I feel like I have a bit of whiplash from it, but the first quarter has come and gone! Whew!
Earlier this week, I was driving to work and Spotify shuffled to a song that I did not recall adding to my God's Morning playlist entitled "Dream Small" by Josh Wilson. I'm still unsure how that particular song ended up on my playlist but it was just what my heart needed after completing this first quarter.
The general premise of the song is a celebration of allowing God to use you where you are rather than chasing down huge, lofty dreams. He reminds the listener that God takes down giants with small rocks and we can change the world right where we are. What a reassuring message as the year begins to get crazy.
First quarter was really such a steep learning curve! As much as I've learned over the last year and half at Park University, as well as working at Camp Re-New-All and other opportunities to work with kiddos, there was so much to learn. My most important takeaway is the importance of the feedback you are constantly providing students.
Body language, tone, actual words... it all matters. Students are constantly collecting feedback about how you feel in regards to them. I wish I could say that this is something I am beginning to succeed at but truthfully, I have such a long way to go! All anyone wants is to feel cared about, especially the young ones in our care. As the year goes on, I hope to continually improve the nonverbal feedback I provide students.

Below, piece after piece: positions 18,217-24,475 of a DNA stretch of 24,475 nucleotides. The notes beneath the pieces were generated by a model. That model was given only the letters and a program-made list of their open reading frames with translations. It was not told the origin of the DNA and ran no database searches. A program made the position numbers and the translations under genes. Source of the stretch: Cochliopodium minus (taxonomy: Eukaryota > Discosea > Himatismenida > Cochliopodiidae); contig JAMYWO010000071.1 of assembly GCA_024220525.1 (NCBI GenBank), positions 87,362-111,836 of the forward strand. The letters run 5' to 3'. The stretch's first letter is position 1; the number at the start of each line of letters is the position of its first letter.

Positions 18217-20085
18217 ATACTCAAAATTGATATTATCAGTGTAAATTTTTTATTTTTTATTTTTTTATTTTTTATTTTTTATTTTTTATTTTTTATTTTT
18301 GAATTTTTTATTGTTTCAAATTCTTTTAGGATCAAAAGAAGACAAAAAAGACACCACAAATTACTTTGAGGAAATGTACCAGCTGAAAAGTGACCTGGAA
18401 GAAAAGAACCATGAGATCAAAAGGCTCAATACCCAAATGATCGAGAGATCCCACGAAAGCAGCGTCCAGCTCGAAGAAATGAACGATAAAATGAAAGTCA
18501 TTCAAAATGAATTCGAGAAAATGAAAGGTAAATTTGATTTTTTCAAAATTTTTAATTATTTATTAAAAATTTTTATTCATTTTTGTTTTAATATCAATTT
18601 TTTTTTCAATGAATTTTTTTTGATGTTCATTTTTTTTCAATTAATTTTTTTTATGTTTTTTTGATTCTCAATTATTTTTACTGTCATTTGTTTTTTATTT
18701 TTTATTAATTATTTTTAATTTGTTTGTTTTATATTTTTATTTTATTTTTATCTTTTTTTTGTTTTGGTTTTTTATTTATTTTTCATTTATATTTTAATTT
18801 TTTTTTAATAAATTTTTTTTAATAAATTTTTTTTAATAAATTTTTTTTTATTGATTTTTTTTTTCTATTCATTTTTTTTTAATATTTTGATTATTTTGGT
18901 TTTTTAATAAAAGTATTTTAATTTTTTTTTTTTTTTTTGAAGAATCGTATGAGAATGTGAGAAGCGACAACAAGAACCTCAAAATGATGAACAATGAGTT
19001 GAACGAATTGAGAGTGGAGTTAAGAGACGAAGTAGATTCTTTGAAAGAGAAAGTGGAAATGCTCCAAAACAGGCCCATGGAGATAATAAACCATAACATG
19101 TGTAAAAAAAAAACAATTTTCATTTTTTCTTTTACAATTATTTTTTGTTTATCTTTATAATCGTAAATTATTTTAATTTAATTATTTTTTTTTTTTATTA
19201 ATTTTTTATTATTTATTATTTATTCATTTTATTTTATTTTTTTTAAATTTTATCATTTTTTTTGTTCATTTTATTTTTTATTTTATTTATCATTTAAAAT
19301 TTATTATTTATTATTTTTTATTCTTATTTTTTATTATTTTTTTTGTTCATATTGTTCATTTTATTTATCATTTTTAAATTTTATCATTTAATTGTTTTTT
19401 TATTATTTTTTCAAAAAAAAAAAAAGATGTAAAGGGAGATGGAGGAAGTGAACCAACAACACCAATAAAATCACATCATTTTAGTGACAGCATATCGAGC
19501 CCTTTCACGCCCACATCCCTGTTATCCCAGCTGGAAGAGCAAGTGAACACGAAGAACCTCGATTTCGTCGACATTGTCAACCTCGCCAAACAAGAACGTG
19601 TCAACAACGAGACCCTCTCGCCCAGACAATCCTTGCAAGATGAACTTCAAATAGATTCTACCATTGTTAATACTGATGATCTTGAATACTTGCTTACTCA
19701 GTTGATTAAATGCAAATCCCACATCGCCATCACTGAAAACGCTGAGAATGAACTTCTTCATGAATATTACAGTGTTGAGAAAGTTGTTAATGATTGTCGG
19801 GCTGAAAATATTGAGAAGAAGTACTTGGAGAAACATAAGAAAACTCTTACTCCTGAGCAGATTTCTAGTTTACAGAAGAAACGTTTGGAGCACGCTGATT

Here's to second quarter and all the learning that will happen for my scholars and myself!
As I've dug more into Catholic social media, the idea of liturgical living has cropped up frequently and I've found it so interesting! When I was small, I loved reading about other Catholic cultures that celebrated children's patron saints feast days or remembering a particular Church season. Liturgical living is such a simple and beautiful way to incorporate our faith more into our life.
A great example of liturgical teaching is paying attention to feast days and calling attention to the saint of the day. We do this in the secular culture for St. Patrick's Day or (St.) Valentine's Day. October is dedicated to Mary, the Mother of Jesus, and to celebrate her month a little more fully, I am using bell work time to help students learn more about Mary and her impact on Catholic faith and culture.
So far, the students have made grammar corrections on informative paragraphs about Our Lady of Kibeho and Our Lady of Lourdes. They've brainstormed what they know about her and shared their favorite facts or stories about them. We've also copied down verses from Luke's Gospel and identified the moment of Mary's Fiat. It's been such a great way to expose them to more about our Blessed Mother without overwhelming them with one big information overload (because there is so much about her!).
As the school year goes on, I plan on celebrating the Advent season with the Jesse Tree and experiencing Lent as a class as well. Liturgical living is a fairly new concept to me but I think it has great potential for how we shape our daily lesson plans around particular Church seasons.
What do you think? Is there something in particular you think belongs in the classroom if we're teaching liturgically? Let me know in the comments!
First year Catholic educator in the Classical curriculum style. I teach middle school English-Language Arts.